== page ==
Why does this matter? Duller blades make softwoods a crumbly mess. You can circumnavigate this problem with the Japanese bench chisels, and you can also use them to do just about anything that the western versions can do as well.
The only other big difference is that the edges are slightly less beveled. However, for general application, this really will not make much of a difference.

4. Mortise Chisel

mortise chiselMortise chisels are most often used in the world of cabinetry. They are durable, and feature a fine edge on either side that looks a lot like the blade of a knife. They also usually feature comfortable wooden handles while also standing up against the wear and tear of the job.

The blades are usually very hard so as not to chip, and made of tempered steel.

5. Sash Mortise Chisel

sash mortise chiselThe sash mortise chisel is much like the last tool that we looked at, but more specialized for specifically cutting shallow mortises.

Because of its limited range of application, this is not an extremely popular tool, but if you want to ensure that your collection is as versatile as possible you may think about investing in one.

6. Paring Chisels

paring chiselPairing chisels are made for creating joints. They are thin, and sharp at the end, and can only perform very delicate work. You might use them to extract extremely thin layers of wood from a workpiece.

It is a highly specialized tool with a very limited range of function, but if you need one, you really need one.

Choosing the Right Chisel For Your Needs

So, which of these options is going to be right for you? Over time, you actually might find yourself investing in nearly all of them.

Chisels are relatively affordable and most people won’t hesitate to get the ones that they need for the project they have on hand.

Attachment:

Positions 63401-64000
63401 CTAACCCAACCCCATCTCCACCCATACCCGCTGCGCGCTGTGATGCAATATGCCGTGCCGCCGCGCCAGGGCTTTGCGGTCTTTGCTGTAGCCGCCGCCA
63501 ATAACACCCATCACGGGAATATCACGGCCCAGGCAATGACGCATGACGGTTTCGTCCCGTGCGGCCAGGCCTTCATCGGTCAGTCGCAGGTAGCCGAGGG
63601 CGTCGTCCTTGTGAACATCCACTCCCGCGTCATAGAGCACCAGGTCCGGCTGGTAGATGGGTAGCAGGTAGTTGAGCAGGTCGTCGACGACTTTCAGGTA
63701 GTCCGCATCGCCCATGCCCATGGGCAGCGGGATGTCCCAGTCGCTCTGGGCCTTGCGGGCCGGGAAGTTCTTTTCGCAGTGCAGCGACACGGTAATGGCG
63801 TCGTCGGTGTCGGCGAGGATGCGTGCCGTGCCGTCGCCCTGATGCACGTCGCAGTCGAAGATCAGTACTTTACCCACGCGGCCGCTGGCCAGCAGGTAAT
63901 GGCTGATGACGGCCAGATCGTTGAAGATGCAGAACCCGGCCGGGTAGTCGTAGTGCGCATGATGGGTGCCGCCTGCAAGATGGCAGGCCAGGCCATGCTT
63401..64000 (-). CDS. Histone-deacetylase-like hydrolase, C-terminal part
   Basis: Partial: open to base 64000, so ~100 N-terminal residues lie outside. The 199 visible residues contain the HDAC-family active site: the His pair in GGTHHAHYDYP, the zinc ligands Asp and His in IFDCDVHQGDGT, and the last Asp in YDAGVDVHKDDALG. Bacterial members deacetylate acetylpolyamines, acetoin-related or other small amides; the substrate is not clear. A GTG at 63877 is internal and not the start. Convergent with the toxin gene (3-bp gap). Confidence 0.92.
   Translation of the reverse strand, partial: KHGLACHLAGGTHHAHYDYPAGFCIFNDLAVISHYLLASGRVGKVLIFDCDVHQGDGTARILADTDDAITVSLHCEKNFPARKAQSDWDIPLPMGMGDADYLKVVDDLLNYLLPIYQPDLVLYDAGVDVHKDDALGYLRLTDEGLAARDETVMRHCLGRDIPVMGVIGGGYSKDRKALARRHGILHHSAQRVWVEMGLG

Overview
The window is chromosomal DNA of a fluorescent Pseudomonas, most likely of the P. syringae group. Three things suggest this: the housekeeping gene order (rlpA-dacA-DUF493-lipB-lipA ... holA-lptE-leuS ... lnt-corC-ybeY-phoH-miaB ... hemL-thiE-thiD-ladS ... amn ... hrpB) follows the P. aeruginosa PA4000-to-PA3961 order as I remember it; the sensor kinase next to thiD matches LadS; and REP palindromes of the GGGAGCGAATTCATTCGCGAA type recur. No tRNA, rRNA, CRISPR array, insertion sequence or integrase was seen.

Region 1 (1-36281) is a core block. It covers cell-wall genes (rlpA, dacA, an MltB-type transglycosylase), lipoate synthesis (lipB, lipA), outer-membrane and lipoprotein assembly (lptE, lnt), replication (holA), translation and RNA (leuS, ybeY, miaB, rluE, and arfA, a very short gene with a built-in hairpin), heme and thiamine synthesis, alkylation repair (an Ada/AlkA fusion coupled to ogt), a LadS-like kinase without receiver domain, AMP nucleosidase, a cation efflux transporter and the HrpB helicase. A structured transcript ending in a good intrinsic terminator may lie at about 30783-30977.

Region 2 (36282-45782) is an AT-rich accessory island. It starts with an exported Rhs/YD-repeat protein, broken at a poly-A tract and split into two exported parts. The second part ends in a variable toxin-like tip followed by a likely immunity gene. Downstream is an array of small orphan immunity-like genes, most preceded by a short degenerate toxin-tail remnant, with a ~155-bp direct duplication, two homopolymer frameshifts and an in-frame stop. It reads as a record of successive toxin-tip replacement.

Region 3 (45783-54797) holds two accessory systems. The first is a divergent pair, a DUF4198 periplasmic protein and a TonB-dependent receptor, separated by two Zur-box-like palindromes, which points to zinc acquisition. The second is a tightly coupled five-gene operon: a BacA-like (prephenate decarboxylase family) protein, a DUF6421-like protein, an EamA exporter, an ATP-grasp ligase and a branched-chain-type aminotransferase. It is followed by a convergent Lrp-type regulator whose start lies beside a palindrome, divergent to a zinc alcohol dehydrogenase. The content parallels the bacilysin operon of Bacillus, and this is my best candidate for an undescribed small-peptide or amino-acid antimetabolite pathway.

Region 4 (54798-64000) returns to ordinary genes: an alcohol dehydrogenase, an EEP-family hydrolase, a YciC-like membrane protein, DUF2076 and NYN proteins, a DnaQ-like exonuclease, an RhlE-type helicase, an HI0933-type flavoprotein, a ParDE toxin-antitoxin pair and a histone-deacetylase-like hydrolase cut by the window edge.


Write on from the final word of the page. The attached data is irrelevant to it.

That said, the beveled edge bench chisels are going to be the most widely used tools that we have featured on our list today.

As an alternative, you may go for the Japanese variant. As we discussed earlier in the article, they are virtually identical, except for the fact that they are better equipped for working with soft woods.

The other chisels are best suited for specific situations. You’ll need a mortise chisel for when you are cutting mortises, or a paring chisel for when you are making joints.

Choosing the right chisel is simply a matter of planning out what you need to do. There’s a chisel out there for every job, you’ve just got to look for it. An option that we’d recommend is to buy a set of chisels. That you way you have a chisel for all the different scenarios that will be thrown at you.


If you are a woodworker, there is no escaping the need for some good chisels. All of the options that we have looked at today are going to help you take your work to the next level. Maybe you need some of them. Maybe you need all of them.

Only you can decide which chisels are right for you. However, with the guide that we have presented here today, you should have no trouble selecting the right products for your exact needs.

Image credit: Ozzy Delaney, Flickr